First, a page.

"Ozymandias" Analysis

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The overall meaning of Percy Bysshe Shelley’s poem “Ozymandias” is that no one lasts forever; eventually even the greatest men die and are forgotten. Nature eventually conquers the tallest and most prosperous cities, leaving them colossal wrecks. The statue of Ozymandias, also known as the Egyptian Ruler Ramses II, was erected in Ramses’ own likeness in his honor, among other monuments. So, even though Ramses II was so powerful and recognized, he eventually became forgotten and abandoned. In Greek, Ozymandias can be broken down into two words: ozy and myndias. Ozy means air and myndias means king. Essentially, Ramses was the King of the Air, which can mean the King of Nothing, which shows his power is temporary. I think the author wants to show the fact that something that was once so powerful and looked upon, such as the "King of Kings" was, after a while, destroyed. Now, some statue, that he had had done for himself because he thought he was so superior, is destroyed, barely remembered and mocked.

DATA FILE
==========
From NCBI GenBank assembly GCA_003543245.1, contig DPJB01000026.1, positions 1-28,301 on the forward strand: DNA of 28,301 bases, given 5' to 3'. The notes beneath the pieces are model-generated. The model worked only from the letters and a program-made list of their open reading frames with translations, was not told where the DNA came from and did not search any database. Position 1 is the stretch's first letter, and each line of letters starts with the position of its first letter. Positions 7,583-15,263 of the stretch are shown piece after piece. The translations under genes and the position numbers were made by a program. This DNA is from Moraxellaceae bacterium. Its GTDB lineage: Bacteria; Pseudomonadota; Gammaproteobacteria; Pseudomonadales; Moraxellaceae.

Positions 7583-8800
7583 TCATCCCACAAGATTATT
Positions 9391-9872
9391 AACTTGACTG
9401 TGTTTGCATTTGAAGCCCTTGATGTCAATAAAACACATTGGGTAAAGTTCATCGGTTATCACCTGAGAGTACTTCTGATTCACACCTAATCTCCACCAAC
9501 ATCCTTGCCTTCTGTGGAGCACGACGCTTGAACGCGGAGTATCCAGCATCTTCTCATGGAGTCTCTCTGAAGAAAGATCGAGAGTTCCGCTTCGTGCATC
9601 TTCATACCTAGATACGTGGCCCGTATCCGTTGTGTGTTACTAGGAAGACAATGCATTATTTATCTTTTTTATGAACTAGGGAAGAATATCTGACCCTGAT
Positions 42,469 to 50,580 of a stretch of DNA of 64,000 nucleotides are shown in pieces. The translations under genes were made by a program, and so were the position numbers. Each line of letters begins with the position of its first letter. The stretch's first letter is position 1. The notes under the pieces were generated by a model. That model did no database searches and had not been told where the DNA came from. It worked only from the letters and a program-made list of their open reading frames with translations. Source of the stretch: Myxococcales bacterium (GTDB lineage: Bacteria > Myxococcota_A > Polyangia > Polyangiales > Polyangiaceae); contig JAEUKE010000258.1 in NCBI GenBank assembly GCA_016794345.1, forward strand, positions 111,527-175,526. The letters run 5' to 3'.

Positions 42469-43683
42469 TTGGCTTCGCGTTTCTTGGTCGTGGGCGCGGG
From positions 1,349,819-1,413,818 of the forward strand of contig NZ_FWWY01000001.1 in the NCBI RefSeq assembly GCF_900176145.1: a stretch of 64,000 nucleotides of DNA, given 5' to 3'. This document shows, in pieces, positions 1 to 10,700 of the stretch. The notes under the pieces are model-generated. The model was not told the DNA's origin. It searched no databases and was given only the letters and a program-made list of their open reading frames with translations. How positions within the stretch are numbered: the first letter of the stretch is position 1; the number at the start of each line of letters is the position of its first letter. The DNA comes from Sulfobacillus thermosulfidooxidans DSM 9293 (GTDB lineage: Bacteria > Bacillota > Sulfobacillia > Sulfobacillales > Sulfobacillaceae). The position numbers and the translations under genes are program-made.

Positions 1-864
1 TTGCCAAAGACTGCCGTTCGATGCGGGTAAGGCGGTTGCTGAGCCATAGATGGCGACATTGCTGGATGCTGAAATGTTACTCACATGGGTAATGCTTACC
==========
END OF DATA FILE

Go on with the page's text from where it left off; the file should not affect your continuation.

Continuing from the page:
The voice of “Ozymandias” is said through what sounds most like the author, Percy Bysshe Shelley, since the first line says, “I met a traveler from an antique land..” The poem is written in whole sentences, but they are chopped up between lines using caesurae, which makes them slightly choppy but with a smooth overlay. The tone, to me, sounds slightly depressing and solemn, but that is understandable, since the poem is talking about how nothing lasts forever.

Percy Bysshe Shelley wrote this poem in competition with his friend Horace Smith. Both poems have the same subject, tell the same story, and make the same moral points. They also both had the same title for a while, but then Smith retitled his poem to another name.
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